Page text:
Ms. Anastasia Guscina, Mr. Guilherme Pedras, and Gabriel Presciuttini
International bond issuance by debut issuers has risen in recent years. The uptick was a result of both demand and supply factors. The search for yield and demand for portfolio diversification have resulted in demand-driven easy financing conditions. At the same time, rising financing needs for many debut issuers, coupled with reduced access to concessional financing, relatively undeveloped domestic markets, and a favorable interest rate environment have made international bonds an attractive financing alternative for many countries. As bonds issued in the international markets are typically denominated in hard currencies, have large volumes and a bullet structure, exposure to exchange rate and refinancing risk has increased. Therefore, risk-mitigating policy actions are needed to prepare for redemption, support debt sustainability, and secure adequate debt management capacity.
Kyong Mo Huh, Ms. Benedicte Vibe Christensen, Peter J. Quirk, and Toshihiko Sasaki

Abstract

Most of the developing countries that have adopted floating exchange rates have at the same time pursued supporting monetary and fiscal policies and have liberalized exchange and trade restrictions. Isolating the separate effects of floating is therefore a difficult task. Moreover, because the experience with flexible exchange rates in most of the countries surveyed is recent, inferences that may be drawn must necessarily be regarded as tentative, both because the full effects of flexibility take time to work through an economy and because most of the relevant macroeconomic data are preliminary. These qualifications apply with less force, however, to an examination of the effects of floating on the exchange market itself, that is, on the variables most directly affected by the exchange rate regime. Such an analysis is also helped by the fact that data for exchange rates and certain important exchange market transactions become available with relatively short lags.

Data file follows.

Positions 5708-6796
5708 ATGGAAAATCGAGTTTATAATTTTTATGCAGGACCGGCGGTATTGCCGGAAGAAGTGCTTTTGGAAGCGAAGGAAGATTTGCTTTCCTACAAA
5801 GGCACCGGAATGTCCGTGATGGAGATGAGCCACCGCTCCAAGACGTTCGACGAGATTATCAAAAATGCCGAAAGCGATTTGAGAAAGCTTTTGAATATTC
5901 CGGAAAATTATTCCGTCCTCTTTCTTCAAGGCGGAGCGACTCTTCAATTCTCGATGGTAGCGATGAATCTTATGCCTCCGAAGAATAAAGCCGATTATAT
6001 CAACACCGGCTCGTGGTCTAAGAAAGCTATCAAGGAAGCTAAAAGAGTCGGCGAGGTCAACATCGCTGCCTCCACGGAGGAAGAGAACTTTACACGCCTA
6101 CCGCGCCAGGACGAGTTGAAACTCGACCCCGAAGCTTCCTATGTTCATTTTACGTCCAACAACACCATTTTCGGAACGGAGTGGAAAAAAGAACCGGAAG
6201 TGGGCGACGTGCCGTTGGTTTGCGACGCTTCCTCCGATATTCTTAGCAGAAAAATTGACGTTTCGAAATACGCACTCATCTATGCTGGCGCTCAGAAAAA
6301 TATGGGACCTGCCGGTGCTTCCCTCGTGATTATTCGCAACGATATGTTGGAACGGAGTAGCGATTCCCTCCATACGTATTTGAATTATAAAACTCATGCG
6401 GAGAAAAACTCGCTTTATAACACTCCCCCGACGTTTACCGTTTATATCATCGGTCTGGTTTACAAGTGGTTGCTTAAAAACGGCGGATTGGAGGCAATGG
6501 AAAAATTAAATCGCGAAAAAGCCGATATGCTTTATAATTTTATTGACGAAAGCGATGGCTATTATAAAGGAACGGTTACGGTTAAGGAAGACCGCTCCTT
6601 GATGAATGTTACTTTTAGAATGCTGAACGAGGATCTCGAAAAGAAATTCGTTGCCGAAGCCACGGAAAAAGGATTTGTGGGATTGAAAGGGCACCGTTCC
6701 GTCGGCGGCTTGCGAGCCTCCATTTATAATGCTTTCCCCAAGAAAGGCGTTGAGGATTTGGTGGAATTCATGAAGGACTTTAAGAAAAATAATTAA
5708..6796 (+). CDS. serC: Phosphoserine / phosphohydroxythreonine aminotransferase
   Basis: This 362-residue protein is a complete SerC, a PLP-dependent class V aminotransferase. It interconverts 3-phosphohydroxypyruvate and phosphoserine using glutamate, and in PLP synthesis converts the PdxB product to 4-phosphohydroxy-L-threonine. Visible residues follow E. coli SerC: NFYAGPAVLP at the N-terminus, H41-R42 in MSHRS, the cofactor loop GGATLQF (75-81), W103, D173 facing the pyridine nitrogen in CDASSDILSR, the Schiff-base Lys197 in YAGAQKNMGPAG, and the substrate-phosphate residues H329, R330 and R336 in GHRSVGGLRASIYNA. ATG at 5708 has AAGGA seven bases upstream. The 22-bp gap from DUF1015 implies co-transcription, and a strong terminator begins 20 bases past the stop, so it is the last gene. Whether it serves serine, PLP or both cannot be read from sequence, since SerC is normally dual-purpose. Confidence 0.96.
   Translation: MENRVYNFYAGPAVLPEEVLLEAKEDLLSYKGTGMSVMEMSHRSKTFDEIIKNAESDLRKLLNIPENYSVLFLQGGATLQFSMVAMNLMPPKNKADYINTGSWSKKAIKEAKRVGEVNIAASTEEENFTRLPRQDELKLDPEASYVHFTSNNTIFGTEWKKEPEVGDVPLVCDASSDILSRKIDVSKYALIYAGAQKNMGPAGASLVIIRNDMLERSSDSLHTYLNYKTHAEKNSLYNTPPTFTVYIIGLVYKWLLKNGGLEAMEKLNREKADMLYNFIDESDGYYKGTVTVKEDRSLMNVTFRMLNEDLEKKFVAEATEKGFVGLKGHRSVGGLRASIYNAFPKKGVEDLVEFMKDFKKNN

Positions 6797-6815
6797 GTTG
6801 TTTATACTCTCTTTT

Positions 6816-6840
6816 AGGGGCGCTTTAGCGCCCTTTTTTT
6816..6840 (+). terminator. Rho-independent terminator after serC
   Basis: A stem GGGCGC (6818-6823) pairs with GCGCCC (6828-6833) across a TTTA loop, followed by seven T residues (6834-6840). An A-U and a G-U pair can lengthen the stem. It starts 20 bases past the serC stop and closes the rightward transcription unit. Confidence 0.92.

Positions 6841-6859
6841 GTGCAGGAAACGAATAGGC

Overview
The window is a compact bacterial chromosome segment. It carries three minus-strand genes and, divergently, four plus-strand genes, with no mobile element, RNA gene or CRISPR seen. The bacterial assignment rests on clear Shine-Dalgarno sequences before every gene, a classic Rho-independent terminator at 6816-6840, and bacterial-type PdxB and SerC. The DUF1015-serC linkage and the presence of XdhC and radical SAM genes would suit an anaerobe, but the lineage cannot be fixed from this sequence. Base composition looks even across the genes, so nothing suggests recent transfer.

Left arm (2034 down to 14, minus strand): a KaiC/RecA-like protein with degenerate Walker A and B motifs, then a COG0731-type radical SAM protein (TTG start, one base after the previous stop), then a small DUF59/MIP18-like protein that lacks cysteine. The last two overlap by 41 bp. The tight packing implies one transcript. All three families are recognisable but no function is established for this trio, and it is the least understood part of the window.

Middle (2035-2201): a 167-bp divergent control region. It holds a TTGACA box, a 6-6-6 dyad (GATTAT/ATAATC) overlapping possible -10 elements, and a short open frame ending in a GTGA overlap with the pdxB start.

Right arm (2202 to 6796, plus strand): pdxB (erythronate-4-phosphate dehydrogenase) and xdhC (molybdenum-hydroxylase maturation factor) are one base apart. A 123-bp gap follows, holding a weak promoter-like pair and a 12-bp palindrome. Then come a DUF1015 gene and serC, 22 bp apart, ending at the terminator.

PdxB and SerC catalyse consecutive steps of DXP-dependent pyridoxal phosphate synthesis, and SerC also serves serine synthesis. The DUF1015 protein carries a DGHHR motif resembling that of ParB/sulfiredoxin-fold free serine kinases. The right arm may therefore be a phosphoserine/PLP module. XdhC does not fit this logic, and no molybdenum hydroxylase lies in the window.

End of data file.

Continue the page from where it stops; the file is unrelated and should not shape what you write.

Kyong Mo Huh, Ms. Benedicte Vibe Christensen, Peter J. Quirk, and Toshihiko Sasaki

Abstract

The experience with flexible exchange arrangements in the specific form of floating exchange rates in developing countries since the advent of generalized floating by industrial countries in 1973 is relatively limited, although in recent years an increasing number of developing country Fund members have adopted such systems. The early experience indicates that floating exchange rate systems can function satisfactorily in developing countries with relatively diverse economic structures, despite the limited depth of their financial systems. However, the exchange arrangements have to be adapted to the institutional strengths and weaknesses of individual countries. Most particularly, these freely floating exchange market arrangements have to be supported by the sustained pursuit of appropriate domestic economic policies to ensure their efficient operation over time. Such arrangements are often also the only alternative to restrictions, arrears, and controls to insulate the balance of payments from domestic economic mismanagement. However, from an efficiency viewpoint, it must be stressed that a floating exchange rate cannot substitute for appropriate economic policies.